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Beware of financial advisers and companies that offer you guarantees. And always check to see that those offering the guarantees are actually allowed to do so. This is the message from the latest two determinations from the Ombud for Financial Services Providers, Noluntu Bam.
The determinations arise from investments made in or through a collection of companies: Blue Platinum Ventures, trading as Blue Platinum Investments, Merlin’s Private Equity Fund and iBear Global Investment Strategies. None was licenced as a financial services provider.
The companies were controlled by Deolene Susan Catsicadellis of Melkbosstrand in the Western Cape and Reginald William Lynton Rabie of Wellington in the Western Cape.
The determinations arose from complaints by two investors, Mr ABB and Ms NH, who were told that their capital plus a minimum return was guaranteed.
In the case of Mr ABB, who invested R5 000, there was a minimum return guarantee of 10.66 percent every four months, with the potential of 15 to 20 percent, or even as much as 60 percent, over 12 months.
In the case of Ms NH, who invested various amounts but had R133 533 invested at the time of the companies’ failure in 2009, there were guarantees on capital as well as on above-market-related returns.
Bam says in her determination that none of corporate entities now exists but key individuals in the companies can be held responsible, even when not registered as key individuals in terms of the Financial Advisory and Intermediary Services (FAIS) Act. “Their contempt for the provisions of the Act and the illegality of their actions cannot allow them to escape the responsibilities that follow from attempting to assume such a position.”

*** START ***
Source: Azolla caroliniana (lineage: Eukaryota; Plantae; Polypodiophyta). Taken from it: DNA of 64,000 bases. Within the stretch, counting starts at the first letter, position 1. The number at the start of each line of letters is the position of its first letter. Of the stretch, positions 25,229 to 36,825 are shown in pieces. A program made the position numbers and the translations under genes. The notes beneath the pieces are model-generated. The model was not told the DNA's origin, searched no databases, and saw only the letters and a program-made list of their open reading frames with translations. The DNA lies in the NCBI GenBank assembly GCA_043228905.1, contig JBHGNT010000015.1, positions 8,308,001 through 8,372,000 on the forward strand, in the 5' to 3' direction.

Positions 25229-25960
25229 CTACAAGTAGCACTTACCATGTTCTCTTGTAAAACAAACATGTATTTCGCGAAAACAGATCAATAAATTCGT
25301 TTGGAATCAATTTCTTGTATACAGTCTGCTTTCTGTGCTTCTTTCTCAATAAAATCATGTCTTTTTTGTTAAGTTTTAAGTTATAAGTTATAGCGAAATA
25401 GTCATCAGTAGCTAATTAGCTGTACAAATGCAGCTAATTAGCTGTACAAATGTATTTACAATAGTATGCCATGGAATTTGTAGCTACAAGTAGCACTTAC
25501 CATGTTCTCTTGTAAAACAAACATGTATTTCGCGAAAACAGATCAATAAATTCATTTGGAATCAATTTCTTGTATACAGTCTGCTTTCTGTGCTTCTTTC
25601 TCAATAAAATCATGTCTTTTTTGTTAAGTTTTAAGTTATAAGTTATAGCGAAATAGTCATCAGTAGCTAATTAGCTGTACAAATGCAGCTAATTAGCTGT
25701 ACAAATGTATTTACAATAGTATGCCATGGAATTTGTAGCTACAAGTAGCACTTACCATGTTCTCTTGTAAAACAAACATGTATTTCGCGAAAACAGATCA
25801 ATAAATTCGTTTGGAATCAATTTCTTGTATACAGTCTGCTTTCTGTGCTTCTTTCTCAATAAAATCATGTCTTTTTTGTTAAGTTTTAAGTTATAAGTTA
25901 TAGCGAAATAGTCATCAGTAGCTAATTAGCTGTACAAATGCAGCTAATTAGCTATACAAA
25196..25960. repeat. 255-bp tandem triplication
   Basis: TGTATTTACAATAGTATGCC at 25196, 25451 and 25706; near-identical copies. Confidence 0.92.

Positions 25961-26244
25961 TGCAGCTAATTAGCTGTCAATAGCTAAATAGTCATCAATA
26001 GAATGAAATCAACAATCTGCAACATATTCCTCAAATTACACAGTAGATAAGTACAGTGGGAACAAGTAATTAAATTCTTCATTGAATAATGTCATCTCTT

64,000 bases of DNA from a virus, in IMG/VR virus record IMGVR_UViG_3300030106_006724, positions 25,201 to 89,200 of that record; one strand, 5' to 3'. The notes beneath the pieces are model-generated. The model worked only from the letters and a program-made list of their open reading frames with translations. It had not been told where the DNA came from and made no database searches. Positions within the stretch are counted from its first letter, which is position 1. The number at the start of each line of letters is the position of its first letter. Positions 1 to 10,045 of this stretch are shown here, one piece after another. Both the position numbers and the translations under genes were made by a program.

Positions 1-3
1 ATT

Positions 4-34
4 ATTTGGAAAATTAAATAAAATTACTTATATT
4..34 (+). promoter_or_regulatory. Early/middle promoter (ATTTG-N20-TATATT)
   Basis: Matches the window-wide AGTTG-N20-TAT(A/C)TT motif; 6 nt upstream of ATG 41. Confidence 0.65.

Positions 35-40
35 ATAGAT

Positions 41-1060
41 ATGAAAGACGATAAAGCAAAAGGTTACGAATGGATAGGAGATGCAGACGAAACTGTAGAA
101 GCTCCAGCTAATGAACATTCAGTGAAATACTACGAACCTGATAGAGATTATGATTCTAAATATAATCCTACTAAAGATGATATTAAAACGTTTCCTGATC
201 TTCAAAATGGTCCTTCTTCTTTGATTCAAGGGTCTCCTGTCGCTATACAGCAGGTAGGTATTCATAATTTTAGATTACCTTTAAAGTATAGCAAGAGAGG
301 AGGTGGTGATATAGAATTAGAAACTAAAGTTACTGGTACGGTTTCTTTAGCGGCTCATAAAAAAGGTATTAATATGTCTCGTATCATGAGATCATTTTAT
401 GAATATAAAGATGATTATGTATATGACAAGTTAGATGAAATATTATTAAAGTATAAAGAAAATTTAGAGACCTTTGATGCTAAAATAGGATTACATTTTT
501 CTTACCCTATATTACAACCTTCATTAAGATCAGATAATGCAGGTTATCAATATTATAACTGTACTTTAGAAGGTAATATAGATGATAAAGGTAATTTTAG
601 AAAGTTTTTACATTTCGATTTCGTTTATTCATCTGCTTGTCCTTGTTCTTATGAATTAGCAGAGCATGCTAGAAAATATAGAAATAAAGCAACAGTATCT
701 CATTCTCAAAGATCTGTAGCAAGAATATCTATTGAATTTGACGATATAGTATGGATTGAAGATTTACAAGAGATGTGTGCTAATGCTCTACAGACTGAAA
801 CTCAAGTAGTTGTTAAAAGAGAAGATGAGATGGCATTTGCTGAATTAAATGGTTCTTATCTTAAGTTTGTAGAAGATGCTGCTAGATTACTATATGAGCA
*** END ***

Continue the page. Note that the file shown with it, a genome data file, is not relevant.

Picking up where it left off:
Bam says the Act allows her to enforce a transaction even though the product providers had no authority to enter into the transactions.
She says the financial advisers who induced Mr ABB and Ms NH to invest, as well as Catsicadellis, had failed to meet the requirements of the FAIS Act Code of Conduct to act with due skill, care and diligence.
“Any reputable financial services provider worth his salt would have queried how the return could be both so lucrative and guaranteed.”
While Rabie did not provide advice, his name was on documentation as both a director and chief executive of the various companies. Bam found he did provide an intermediary service in terms of the FAIS Act.
She ordered Rabie and Catsicadellis to jointly and severally repay the investments to Mr ABB and Ms NH plus interest of 15.5 percent a year.
For problems with financial advice, call the FAIS Ombud, Noluntu Bam, on 012 470 9080, fax your complaint to 012 470 9097, or email email@example.com. The ombud’s website is www.faisombud.co.za